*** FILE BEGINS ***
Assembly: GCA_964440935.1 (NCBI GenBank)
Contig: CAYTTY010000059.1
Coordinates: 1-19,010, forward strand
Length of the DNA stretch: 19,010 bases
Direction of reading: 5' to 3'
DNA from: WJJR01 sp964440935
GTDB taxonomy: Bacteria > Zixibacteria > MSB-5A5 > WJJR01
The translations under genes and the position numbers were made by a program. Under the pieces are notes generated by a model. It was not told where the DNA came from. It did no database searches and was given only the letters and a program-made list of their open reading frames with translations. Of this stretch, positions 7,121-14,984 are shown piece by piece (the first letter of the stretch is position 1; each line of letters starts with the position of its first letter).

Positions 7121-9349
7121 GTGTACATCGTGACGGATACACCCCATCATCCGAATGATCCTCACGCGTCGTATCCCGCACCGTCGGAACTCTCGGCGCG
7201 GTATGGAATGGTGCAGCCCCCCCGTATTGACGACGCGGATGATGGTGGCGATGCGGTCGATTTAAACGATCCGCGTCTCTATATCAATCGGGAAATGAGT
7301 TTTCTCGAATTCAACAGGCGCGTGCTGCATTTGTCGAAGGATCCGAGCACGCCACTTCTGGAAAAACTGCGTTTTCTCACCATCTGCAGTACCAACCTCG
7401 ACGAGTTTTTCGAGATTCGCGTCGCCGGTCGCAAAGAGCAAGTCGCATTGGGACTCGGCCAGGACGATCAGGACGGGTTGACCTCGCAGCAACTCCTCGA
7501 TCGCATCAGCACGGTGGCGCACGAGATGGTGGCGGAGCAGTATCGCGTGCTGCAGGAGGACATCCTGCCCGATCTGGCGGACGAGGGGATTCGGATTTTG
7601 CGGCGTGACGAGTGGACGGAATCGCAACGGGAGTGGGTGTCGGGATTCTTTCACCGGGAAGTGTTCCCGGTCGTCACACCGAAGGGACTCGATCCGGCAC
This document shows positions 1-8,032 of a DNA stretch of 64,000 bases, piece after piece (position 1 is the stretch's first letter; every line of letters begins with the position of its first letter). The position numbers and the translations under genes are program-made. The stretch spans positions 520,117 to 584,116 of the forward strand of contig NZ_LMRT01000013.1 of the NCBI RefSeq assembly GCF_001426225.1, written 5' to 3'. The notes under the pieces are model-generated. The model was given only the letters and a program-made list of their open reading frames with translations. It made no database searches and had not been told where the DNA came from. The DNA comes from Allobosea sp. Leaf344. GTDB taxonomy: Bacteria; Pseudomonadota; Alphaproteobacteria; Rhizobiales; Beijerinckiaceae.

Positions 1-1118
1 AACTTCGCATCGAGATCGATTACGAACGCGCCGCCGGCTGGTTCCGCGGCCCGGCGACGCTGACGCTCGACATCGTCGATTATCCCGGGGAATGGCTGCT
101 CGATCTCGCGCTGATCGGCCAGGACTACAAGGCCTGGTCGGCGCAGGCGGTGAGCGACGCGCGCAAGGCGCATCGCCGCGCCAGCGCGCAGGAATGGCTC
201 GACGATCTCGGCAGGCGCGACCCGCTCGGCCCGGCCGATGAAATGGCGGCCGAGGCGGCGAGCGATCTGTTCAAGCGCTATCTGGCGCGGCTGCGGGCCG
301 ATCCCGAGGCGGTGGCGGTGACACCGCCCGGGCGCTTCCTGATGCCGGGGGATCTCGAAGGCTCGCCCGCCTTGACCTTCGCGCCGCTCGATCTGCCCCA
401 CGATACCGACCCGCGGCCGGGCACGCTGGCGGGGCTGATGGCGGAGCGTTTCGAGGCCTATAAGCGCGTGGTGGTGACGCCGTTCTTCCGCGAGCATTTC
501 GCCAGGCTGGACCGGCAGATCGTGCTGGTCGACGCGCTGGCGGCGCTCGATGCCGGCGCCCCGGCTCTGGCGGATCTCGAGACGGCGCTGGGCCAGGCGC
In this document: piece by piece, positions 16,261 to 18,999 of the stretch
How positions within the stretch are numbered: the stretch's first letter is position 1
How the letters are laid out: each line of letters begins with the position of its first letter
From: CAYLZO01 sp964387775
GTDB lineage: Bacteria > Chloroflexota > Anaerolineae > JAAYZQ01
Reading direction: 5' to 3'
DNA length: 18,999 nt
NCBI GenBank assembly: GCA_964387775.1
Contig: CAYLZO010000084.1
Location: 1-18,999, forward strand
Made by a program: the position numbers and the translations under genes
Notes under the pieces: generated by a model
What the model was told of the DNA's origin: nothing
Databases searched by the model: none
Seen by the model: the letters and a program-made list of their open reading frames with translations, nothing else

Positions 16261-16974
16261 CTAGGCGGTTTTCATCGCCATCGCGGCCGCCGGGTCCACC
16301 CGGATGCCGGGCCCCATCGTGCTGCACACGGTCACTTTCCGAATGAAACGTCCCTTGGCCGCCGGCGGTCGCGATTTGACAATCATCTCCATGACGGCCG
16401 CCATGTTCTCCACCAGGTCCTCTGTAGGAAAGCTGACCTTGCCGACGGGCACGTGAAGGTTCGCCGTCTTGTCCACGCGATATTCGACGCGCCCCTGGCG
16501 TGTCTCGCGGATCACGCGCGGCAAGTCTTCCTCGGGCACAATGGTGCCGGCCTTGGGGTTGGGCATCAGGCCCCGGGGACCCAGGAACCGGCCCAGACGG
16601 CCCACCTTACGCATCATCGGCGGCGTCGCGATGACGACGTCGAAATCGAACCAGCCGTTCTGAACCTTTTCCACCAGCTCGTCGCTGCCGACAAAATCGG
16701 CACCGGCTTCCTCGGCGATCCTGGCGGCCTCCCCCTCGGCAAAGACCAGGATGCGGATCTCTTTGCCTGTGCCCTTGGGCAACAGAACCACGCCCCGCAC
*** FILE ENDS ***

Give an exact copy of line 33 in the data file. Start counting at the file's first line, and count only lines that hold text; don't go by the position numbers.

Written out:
Location: 1-18,999, forward strand